VIDEO: What to expect from your Q3 feeding margins

VIDEO: What to expect from your Q3 feeding margins

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Arlan Suderman, chief commodities economist with StoneX Group, shares his 2021 commodity insights.

The agrifood industry has grappled with high corn and soybean prices and short stocks this winter. What can animal feed producers and nutritionists expect in the second half of 2021 and what potential risks may lie ahead?

In advance of his April 13 Feed Strategy webinar, “2021 Commodity Outlook: What is the new normal for feed prices?,” Arlan Suderman, chief commodities economist with StoneX Group, joined the Chat to share his thoughts on the state of grain price volatility.

Video transcript: Feed Strategy Chat with Arlan Suderman, chief commodities economist, StoneX Group

Jackie Roembke, editor, Feed Strategy: Hi, everyone. Welcome to Feed Strategy Chat. I’m your host, Jackie Roembke, editor of Feed Strategy magazine.

This edition of Feed Strategy Chat is brought to you by WATT Global Media and FeedStrategy.com. FeedStrategy.com is your source for the latest news and leading-edge analysis of the global animal feed industry.

Joining us on Zoom today, we have Arlan Suderman, chief commodities economist with StoneX Group. Arlan is here to share his 2021 commodity outlook.

Arlan Suderman, chief commodities economist with StoneX Group: Good to be with you today. Thank you.

Roembke: Great, thanks. We’re happy to have you.

Roembke: Grain prices and feed costs have soared in 2021. Is this the new normal or just a temporary setback for the agrifood industry?

Suderman: Unfortunately, it may be the new normal, depending on how you define temporary. I think the risks are there to see these elevated prices and maybe even at higher levels for some months yet, or even maybe several years, we’re seeing a couple of macro forces coming together. We do have a fundamental story with the grain and oilseeds with strong demand out of China — although African swine fever  resurgence does provide some risk for that demand. And at the same time, there are weather production risks in South America and some increased concerns about the weather patterns setting up for the Midwest this summer here in the United States. So that’s the fundamental story.

And then when you look at the $4 trillion that were pumped into the economy last year with fiscal and monetary stimulus — and up to $2 trillion now expected to so far this year — that’s pumping a lot of money into the economy. M1 money supply is up 78% year on year, which unprecedented in nature. And we know from the data, a lot of that money is pumping into the markets, trading this fundamental story and amplifying the move.

So if you’re an end user of grain and oilseeds, and in the feed ingredients, the ingredients that go into your feeds, that is certainly a risk that your business needs to be addressing.

Roembke: What risks do you think could drive prices even higher in the second half of the year?

Suderman: Yeah, probably the biggest risk from a production standpoint right now of these crops would be if we see the rainy season and early in Brazil for their safrinha corn crop, since it went in the ground very late, that could dramatically cut supplies from South America. And if that happens, increased demand for U.S. corn at a time when our supplies are dropping.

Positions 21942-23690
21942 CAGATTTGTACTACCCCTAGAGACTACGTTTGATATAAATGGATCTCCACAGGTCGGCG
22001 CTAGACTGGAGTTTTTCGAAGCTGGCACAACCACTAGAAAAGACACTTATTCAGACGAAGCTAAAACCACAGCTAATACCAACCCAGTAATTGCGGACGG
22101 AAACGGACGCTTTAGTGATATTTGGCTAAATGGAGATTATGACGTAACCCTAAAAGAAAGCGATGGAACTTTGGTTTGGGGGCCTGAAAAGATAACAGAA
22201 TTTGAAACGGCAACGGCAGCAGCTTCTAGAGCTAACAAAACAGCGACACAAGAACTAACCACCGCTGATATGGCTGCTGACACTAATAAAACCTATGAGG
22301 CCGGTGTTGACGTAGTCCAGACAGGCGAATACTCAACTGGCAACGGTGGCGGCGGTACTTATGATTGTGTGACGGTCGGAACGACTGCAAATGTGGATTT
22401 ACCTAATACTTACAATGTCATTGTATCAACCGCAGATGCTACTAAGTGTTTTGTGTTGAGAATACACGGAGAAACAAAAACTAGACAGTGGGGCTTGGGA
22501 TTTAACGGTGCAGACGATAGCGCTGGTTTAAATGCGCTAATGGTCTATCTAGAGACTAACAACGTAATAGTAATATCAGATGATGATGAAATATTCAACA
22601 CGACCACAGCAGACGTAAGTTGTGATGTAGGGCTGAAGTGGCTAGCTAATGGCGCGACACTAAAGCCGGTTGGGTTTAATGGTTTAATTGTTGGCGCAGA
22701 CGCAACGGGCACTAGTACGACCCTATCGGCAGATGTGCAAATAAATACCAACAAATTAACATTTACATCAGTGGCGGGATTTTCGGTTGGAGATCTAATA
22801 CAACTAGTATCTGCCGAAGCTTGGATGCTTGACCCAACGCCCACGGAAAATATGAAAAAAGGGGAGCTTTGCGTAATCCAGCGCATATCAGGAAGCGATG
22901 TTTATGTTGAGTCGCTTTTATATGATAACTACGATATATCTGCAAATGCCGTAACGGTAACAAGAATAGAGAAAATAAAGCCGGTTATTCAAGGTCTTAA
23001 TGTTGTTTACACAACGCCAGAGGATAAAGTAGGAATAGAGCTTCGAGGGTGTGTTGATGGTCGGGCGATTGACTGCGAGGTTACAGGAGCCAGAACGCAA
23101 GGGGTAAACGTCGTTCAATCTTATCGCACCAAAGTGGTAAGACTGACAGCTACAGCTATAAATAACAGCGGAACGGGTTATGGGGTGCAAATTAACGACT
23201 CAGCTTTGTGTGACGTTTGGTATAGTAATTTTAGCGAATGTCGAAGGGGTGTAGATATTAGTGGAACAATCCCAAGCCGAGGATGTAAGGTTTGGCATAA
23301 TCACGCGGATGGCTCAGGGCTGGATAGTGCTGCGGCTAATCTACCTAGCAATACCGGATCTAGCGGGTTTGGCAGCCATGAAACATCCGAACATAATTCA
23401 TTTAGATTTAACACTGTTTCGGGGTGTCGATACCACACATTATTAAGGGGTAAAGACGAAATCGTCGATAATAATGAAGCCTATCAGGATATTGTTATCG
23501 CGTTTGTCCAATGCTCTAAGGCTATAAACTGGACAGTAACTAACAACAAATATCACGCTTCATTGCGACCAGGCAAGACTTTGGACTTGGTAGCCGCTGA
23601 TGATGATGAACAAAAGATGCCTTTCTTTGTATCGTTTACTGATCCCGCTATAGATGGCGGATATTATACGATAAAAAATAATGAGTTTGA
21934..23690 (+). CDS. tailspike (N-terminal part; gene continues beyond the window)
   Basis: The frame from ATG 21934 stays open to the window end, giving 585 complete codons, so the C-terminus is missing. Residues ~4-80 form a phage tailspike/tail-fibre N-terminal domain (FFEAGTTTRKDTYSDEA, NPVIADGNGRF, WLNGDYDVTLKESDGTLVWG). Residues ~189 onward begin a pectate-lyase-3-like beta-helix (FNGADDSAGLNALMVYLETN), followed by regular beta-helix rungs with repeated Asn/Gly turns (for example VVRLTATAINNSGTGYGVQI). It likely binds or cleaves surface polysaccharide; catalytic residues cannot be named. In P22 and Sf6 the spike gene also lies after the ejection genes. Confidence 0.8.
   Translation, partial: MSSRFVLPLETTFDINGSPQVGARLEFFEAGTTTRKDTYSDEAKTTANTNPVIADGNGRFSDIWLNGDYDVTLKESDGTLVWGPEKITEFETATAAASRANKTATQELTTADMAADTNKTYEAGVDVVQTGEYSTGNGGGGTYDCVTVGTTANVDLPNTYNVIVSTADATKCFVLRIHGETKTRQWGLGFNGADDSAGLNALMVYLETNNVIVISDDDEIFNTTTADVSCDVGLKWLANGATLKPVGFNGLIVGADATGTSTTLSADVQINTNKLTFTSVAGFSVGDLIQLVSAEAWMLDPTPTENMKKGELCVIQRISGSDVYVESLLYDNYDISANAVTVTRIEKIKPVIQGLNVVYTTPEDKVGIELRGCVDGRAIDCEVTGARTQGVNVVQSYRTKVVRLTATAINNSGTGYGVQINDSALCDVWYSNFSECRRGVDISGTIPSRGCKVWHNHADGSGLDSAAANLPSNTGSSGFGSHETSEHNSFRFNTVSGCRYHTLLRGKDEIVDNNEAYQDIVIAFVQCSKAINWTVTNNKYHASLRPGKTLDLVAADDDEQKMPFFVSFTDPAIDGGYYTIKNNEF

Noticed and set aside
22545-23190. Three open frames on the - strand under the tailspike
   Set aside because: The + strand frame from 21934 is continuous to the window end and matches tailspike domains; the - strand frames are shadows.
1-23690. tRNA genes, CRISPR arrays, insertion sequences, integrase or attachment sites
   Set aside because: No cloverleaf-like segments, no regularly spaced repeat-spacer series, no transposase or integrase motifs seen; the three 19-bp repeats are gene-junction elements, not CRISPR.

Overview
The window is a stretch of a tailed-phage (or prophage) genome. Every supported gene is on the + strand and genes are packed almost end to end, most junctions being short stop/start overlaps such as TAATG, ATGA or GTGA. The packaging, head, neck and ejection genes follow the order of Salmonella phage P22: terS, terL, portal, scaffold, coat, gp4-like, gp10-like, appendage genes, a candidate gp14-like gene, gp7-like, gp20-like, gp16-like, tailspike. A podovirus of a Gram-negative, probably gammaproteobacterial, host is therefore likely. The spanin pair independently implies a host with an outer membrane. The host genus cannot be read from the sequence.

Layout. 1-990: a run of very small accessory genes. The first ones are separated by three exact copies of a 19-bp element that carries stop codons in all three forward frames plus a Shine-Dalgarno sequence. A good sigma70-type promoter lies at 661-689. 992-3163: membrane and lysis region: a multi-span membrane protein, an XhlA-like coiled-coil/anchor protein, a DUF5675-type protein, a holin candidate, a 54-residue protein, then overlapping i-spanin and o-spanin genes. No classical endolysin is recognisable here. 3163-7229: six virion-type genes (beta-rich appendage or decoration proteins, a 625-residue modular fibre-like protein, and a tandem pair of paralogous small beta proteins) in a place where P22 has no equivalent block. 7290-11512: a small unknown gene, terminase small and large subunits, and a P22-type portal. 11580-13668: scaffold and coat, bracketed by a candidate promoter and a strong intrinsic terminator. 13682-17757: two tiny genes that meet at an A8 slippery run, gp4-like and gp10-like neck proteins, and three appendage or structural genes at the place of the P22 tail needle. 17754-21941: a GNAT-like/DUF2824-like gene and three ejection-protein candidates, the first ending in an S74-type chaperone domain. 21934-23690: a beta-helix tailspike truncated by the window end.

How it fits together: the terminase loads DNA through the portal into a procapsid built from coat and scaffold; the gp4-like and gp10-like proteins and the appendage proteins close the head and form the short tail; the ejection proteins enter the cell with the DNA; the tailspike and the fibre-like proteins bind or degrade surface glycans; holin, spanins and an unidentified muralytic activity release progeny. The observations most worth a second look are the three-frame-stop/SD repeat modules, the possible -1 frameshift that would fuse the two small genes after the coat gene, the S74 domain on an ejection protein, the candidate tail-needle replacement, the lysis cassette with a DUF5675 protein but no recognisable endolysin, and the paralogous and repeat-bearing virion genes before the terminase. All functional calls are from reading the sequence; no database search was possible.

And also, the other thing would be is we’re starting to see some increased risk based on sea surface temperature patterns in the Pacific, that we could see a short crop in the United States this summer. That’s a higher risk and if you have either one of those or a combination of the two, we could really see explosive prices here in the months ahead with all the money jumping at the chance to trade such a story.

So, if I was a buyer of these ingredients, I’d be very concerned about the possibility of higher corn and soybean prices.

Register for Arlan’s webinar “2021 Commodity Outlook: What is the new normal for feed prices?”

Roembke: Any macro trends you think producers need keep on their radar?

Suderman: Watching inflation rate overall. The Fed has finally acknowledged that we do have some inflation and they’ve raised their inflation outlook for this year to 2.4%. But they still think it’s transitory. If we see inflation get out of hand, then we could see a much more rapid increase in interest rates, which would present some business risks as well, but also attract a lot more money into the commodity sector to try to act as a hedge against that inflation, speculative money.

But be it speculative money, it’s still a risk for those people having to pay the prices for those commodities.

So that’s one of the factors I’m watching, plus those larger weather pattern issues for both South America and North America.

Roembke: What can producers do to better position themselves in the months ahead?

Suderman: Yeah, I think taking a risk management approach to limit your risk exposure is going to be key. There’s a number of ways to do that with a number of tools that are available, but having a plan in place to protect your business operation and the risks that your business faces.

Roembke: Thank you. To hear more from Arlan, make sure to tune into his April 13th “2021 Commodity Outlook” webinar, “What is the new normal for feed prices?”. To register, visit www.feedstrategy.com/webinars.

Also, starting in June, StoneX will launch its School of Futures, an upcoming virtual course where students can gain fundamental, technical and practical knowledge of the commodity markets. To find out more, visit www.StoneX.com.

Thank you so much, Arlan. And thanks to everyone for tuning in.